Why is it so difficult to stay present? (part 2)

  1. Awareness is a must for the next requirement, which is willingness.  We must have enough desire to do the work or we will simply default to the path of least of resistance… the way it has always been.Going Your Own Way on Blackboard
  2. If changing was easy, more people would be satisfied with their life on all levels. We have discussed that change is difficult because we are hard-wired to trust our thinking… it is all we know! We have learned that this is a problem because we continually need new coping and thriving mechanisms as our lives evolve in a world that changes around us in ways we cannot control.
  3. When I realize that my freedom is on the other side of this fear of the unknown, I become willing to move through the discomfort of the perpetual flux of each moment.  This means I let go of trying to control people places and things to make them fit into my known reality.  I avail myself of the presence of mind which adapts to the flow of life that creates the cosmos and everything in it.
  4. If I don’t do this, the pain of forcing my perspective on everything will likely cultivate the willingness in time.  Choosing to move through fear is a far more efficient and pleasant path to happiness than being dragged through the inevitable.

…to be continued.

My awareness of these principles was not enough for me to become entirely willing to change.  I wanted to be willing, but I found it so challenging to change.  Yesterday, I used the example of yelling at my two-year-old daughter even though I didn’t want to be that type of mom.  I had the awakening that my thinking (not my child) was the culprit when she was six years old.  I made many attempts to change but found myself going back to her to apologize to her more times than I care to admit.  Without going into detail, I will just tell you that it took ten years for me to totally destroy my credibility with her.  I knew I had pushed her too far.  The thought that I would lose my daughter was my bottom.  I was finally in enough pain that I became willing to let go of “my way” altogether.  I became a listener and the wind at her back.  It took some time to win back her trust, but I let go of my fear about that too! I knew that if I held onto thinking that keeps me in regret (past) or fear (future) I would disconnect myself from the Power that is only available now, the power to trust in goodness and love and walk into my vision for the future.


Why is it so difficult to stay present? (part 1)

  1. The brain is like a computer.  It uses the operating system and programs that the factory and or you download into it.  If you have not downloaded an Adobe Acrobat reader, a PDF file will look like this to you when you open it: ¤◊◊◊∏◊◊◊◊◊◊—∇◊∏∪◊⌈◊◊◊〈∇»Ξ∴◊◊
  2. So too with the brain.  If an experience, opinion, behavior, etc., was not in our social conditioning (programming), we will tend to dismiss it or disagree with it, and we will not be able to access the opposite without intentionally focusing and downloading a new program (behavior, perception, etc.).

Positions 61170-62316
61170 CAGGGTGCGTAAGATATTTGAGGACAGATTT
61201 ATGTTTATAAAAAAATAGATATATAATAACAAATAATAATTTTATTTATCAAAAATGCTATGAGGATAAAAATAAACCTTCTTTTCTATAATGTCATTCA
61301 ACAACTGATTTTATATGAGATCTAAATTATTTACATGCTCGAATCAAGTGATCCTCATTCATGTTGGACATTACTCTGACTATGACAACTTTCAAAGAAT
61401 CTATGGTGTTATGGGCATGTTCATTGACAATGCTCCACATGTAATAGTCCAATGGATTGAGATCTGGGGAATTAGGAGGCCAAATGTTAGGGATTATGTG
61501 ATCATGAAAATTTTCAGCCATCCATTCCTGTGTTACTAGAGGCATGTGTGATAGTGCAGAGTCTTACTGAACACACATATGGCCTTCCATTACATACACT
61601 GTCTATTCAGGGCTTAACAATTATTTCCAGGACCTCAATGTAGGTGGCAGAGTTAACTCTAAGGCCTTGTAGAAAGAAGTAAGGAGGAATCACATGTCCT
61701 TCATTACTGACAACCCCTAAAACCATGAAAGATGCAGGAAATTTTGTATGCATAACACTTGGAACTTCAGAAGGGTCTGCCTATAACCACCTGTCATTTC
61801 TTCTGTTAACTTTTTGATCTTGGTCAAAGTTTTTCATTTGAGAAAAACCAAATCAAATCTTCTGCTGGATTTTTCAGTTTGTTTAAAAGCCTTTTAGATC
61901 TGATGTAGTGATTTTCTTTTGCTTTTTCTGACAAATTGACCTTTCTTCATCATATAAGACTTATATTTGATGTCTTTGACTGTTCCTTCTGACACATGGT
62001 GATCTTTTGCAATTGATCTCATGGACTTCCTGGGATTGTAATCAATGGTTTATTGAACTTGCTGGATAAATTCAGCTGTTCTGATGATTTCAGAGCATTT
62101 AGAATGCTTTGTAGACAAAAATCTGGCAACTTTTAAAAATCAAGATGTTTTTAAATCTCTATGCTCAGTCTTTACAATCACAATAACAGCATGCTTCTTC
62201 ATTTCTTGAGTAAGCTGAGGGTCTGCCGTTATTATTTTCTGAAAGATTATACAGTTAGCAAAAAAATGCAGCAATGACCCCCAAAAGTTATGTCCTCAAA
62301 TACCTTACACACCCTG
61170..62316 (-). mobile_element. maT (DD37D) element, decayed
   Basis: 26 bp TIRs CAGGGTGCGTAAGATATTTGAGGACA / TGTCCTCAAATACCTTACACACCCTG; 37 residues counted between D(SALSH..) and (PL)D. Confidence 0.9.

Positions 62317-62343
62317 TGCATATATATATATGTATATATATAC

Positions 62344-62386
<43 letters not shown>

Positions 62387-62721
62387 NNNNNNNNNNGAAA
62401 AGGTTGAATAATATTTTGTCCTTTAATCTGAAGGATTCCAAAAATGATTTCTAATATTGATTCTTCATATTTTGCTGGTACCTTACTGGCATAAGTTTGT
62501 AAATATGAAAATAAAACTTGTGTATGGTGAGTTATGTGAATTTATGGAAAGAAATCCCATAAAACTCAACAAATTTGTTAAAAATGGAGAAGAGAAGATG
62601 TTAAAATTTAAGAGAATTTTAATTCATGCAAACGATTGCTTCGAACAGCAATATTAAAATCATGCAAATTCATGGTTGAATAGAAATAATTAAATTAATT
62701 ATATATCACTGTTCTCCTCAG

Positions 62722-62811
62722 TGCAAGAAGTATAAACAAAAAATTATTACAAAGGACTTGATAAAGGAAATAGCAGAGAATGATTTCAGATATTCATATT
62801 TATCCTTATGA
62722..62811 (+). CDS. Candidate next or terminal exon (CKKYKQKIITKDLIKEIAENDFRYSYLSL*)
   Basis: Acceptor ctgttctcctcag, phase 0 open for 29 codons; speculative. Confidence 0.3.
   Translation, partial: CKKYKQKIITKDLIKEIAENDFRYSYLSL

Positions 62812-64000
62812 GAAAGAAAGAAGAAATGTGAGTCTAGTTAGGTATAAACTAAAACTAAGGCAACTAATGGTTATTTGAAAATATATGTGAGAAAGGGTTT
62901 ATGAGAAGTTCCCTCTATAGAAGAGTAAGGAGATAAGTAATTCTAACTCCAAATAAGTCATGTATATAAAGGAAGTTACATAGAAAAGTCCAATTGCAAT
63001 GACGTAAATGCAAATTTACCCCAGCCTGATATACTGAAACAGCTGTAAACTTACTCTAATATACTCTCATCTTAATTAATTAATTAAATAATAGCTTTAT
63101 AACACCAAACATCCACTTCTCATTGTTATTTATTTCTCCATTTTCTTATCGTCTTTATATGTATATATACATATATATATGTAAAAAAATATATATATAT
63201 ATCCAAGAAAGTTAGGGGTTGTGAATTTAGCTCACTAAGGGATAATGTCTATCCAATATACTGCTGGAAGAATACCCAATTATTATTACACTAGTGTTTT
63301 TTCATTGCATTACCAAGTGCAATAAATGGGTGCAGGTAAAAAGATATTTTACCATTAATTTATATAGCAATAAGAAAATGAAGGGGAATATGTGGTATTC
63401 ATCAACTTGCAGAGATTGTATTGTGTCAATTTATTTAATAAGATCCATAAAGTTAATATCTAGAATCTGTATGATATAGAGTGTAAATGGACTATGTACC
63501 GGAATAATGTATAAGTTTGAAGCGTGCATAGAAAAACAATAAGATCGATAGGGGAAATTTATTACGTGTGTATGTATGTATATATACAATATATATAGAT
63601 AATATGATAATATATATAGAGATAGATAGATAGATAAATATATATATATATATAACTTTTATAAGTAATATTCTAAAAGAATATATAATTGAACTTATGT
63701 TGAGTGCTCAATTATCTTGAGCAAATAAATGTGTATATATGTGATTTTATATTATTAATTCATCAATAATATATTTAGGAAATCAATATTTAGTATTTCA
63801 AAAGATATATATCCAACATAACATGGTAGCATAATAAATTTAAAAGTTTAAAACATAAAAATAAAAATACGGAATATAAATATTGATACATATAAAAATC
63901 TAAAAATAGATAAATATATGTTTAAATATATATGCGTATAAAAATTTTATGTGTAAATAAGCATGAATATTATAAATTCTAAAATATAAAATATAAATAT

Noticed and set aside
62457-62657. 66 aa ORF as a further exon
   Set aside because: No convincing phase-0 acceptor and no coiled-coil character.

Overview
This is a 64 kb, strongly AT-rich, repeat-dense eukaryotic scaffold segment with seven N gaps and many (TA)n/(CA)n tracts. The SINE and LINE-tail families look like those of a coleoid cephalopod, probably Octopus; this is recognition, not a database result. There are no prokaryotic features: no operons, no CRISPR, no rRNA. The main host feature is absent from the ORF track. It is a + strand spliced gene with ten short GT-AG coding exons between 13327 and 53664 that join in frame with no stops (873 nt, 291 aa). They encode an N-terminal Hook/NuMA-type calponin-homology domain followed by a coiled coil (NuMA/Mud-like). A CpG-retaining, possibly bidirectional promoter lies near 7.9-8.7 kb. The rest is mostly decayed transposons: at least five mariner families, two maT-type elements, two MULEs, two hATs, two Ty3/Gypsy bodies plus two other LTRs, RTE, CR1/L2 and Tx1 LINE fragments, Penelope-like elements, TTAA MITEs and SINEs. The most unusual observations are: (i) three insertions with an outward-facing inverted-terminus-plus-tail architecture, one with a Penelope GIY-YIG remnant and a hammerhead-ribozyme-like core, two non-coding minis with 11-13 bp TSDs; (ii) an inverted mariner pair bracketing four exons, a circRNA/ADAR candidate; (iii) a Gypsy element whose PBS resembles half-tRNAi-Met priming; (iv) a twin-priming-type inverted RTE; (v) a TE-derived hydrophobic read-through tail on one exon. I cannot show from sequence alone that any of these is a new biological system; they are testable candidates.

3. So the first challenge to staying present is understanding the automation in the brain that lulls us away from seeing each moment through the unbiased lens without the overlay of historical programming.  We have to want to challenge our thinking and our assumptions if we want to access the present moment and its gift of pure potential, inspiration, and Power. When we humbly accept that we have not received and downloaded all the very best hardware and software available to date, we are blessed with the  awareness that our conditioning is
    1. often causing damaging perceptions,
    2. locking us into a default operating system that uses the same coping mechanisms (programs) over and over even if they haven’t worked in the past,
    3. and producing automatic, often undesirable behaviors…

…to be continued.

I will never forget when my daughter was just two years old, as I was yelling at her for refusing to get out of her bathtub, she looked up at me and said, “Someone must have been mean to you when you were a kid.”  Oh, my….out of the mouths of babes!!!!! The blood rushed out of my head.  I had a great Mom, who also (understandably) yelled at me and my three siblings quite often.  We were a handful and she was raising us alone.  My dad died leaving her with four children under the age of 11 and she had to work full-time!  Decades later, I was a mom with none of those stressors.  But I coped with defiance as if I did have the weight of the world on my shoulders.  I hated my behavior.  I wanted to be Supermom, but I couldn’t see that I was causing my life pattern to repeat by awfulizing the moment and reacting as if my hair were on fire.  I loved and still love this child more than life itself and yet, I couldn’t change because I didn’t challenge my perceptions.  I thought she was out of control, but it was really me who was out of control.  You will see in later posts that in time life forced me to examine my thinking and begin to change how I see things.  I became able to use this type of resistance to the moment to get my attention and then make a shift.  I began to captain my ship.  It took focus to turn the ship around, but my awareness that the momentum of my past course was trying to prevent me from my new direction, gave me the willingness to let go of judgments and demands of my old life.